About the Sumatra Railway

Between March 1943 andAugust 1945, nearly 5,000 Allied Prisoners of War and 100,000 Javanese slave labourers (romushas) were forced to construct a railway from the port town of Pakanbaroe, to Moeara on Sumatra. The construction was overseen by some of the same Japanese engineers responsible for the Thailand-Burma railway.

On 15 August 1945, the day that Japan surrendered, a ceremony took place to signal that the last nail had been hammered into the track.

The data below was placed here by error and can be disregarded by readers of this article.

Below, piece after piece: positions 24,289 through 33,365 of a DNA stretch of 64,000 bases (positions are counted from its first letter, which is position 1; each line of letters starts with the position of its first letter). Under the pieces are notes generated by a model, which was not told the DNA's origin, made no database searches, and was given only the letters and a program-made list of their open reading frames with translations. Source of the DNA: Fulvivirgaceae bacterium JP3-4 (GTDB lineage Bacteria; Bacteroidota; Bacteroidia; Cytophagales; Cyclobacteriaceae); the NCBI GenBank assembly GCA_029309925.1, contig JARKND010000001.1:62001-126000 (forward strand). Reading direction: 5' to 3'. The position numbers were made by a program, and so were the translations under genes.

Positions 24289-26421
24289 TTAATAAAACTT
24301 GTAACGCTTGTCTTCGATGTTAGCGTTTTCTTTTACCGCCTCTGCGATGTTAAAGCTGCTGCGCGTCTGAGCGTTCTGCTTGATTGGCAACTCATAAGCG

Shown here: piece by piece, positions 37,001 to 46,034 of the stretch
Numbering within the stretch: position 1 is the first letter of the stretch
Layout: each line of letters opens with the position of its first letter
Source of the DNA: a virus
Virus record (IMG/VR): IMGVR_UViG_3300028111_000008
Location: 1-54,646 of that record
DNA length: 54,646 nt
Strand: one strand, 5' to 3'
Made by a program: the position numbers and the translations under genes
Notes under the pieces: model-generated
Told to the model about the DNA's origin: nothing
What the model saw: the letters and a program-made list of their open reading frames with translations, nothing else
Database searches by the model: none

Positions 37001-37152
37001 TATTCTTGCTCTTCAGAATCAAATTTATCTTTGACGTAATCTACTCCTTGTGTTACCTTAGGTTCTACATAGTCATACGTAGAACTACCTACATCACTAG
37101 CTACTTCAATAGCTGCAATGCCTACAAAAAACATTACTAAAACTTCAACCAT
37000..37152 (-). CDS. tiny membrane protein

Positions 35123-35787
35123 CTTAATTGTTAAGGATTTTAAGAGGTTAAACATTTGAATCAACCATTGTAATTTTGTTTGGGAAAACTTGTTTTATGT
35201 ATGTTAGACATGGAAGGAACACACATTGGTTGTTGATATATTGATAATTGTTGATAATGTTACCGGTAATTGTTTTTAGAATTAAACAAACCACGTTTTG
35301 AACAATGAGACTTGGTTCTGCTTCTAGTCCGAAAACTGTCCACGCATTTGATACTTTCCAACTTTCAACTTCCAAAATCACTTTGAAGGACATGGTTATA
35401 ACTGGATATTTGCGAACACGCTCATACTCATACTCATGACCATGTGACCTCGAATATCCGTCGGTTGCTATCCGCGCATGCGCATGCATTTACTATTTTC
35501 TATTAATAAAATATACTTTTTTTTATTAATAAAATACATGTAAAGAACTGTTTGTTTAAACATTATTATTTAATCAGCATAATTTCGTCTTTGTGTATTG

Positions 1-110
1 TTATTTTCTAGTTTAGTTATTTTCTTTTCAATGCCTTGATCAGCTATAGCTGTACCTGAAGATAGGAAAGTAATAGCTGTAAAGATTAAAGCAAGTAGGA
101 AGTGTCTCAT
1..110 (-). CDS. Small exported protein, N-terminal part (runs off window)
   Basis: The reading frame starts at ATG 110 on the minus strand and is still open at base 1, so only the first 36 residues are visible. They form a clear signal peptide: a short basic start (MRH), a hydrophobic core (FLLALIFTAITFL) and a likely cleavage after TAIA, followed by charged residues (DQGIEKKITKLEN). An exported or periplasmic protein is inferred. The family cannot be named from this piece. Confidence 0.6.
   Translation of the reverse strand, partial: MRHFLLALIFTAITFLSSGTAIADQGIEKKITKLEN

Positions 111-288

For the first time this website brings together a nominal roll of all British former POWs who laboured on the Sumatra Railway.

An accompanying book, Prisoners on the Sumatra Railway: Narratives of History and Memory will be published by Bloomsbury in late 2017.

This research has been made possible through funding from the Arts and Humanities Research Council (AHRC), Leeds Humanities Research Institute (LHRI) and the Wellcome Trust.

Image: Old Railway, Alex Drainville